The hits just keep on coming for the environmental community. On Tuesday, President Trump signed executive memoranda aimed at advancing construction of the Keystone XL and Dakota Access pipelines, projects heavily protested by climate activists and members of Native American and Aboriginal tribes as potentially catastrophic oil spill hazards.
Both the Keystone XL and Dakota Access Pipeline (DAPL) projects were frozen by Obama, who vetoed the former project in late 2015, and denied the final permits needed to push the latter pipeline completion last month. Yesterday, Trump revived both when he signed a document allowing the feds reconsider the Keystone XL, and another aiming to expedite completion of the DAPL. “We’ll see if we can get that pipeline built,” Trump said on Tuesday of the Keystone XL pipeline. “A lot of jobs, 28,000 jobs. Great construction jobs.”
These actions are the latest alarming indication that Trump’s administration is constructing a false binary, with jobs and the economy on one side, climate and environmental regulation on the other. While neither pipeline bears significant climate risks on its own—though concerns about drinking water contamination are legitimate—the Trump administration is sending a clear signal that this is the beginning of a new, pro-fossil fuel era. And, just as importantly, that it’s the end of Obama’s era of federally-mandated climate action.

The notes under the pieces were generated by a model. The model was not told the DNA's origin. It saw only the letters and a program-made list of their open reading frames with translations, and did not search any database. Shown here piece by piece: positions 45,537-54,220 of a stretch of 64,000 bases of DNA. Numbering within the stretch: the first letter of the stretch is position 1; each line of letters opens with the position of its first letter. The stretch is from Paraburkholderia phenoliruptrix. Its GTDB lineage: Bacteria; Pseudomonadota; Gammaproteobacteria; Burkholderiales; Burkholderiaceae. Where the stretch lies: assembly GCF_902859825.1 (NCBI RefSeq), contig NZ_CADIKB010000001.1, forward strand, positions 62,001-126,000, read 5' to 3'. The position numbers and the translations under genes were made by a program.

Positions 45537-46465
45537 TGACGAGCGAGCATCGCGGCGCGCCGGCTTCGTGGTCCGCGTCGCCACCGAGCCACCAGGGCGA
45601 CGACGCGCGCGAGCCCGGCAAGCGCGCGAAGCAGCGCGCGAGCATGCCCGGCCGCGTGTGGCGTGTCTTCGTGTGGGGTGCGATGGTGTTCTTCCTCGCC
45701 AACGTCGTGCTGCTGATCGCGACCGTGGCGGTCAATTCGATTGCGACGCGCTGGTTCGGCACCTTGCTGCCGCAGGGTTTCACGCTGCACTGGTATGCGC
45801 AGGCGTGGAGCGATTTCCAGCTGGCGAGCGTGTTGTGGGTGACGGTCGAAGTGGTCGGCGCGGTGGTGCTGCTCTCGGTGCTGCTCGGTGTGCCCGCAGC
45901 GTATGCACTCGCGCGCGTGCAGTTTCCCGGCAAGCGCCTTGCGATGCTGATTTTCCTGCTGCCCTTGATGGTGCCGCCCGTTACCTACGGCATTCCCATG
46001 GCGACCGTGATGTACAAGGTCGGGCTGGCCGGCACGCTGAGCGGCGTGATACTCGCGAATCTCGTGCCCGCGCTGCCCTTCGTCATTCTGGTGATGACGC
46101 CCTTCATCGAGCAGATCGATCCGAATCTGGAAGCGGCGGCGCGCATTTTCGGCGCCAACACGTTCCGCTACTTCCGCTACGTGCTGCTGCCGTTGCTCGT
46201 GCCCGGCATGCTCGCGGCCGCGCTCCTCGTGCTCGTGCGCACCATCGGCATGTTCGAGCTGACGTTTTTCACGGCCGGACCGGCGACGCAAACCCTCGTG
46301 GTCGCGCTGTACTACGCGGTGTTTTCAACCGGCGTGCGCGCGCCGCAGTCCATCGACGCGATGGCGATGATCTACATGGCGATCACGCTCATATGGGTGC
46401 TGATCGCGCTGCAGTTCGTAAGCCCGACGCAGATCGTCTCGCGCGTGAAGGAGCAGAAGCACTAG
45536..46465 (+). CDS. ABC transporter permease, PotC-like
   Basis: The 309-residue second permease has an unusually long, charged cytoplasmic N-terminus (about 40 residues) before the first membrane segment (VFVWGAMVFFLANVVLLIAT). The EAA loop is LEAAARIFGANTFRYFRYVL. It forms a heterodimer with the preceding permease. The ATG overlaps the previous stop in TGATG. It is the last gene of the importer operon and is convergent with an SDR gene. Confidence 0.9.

Here’s a quick recap of the controversy surrounding each of the embattled pipelines, and what Trump’s decision to revive them could mean.
Dakota Access Pipeline
The Dakota Access Pipeline, led by Energy Transfer Partners company, is an underground pipeline intended to transport crude from the Bakken oil fields in northwest North Dakota to an oil tank farm in southeastern Illinois. The pipeline, which will stretch 1,172 miles, is reportedly about 87 percent complete, but has come up against strong opposition, both near the Standing Rock reservation in North Dakota, and in outer areas once promised to the tribe, but later taken away.
In the summer of 2016, the Standing Rock Sioux Tribe filed a complaint in federal court against the DAPL, saying that it “threatens the Tribe’s environmental and economic well-being, and would damage and destroy sites of great historic, religious, and cultural significance to the Tribe,” because of its proximity to sacred land and the potential to contaminate the Missouri River, which the tribe depends on for water, and which the pipeline would travel directly underneath.
Contamination of water supplies happens more often than oil companies would like to admit. Just last week, a Canadian oil pipeline spilled 53,000 gallons of oil onto Aboriginal land in Saskatchewan, Canada. And last December, about 150 miles from the site of Dakota Access Pipeline protests, 1,800 barrels of oil were recovered from a creek in North Dakota after pipeline equipment initially failed to detect the leak. In other words, the key thing Standing Rock protesters are trying to avoid has already happened.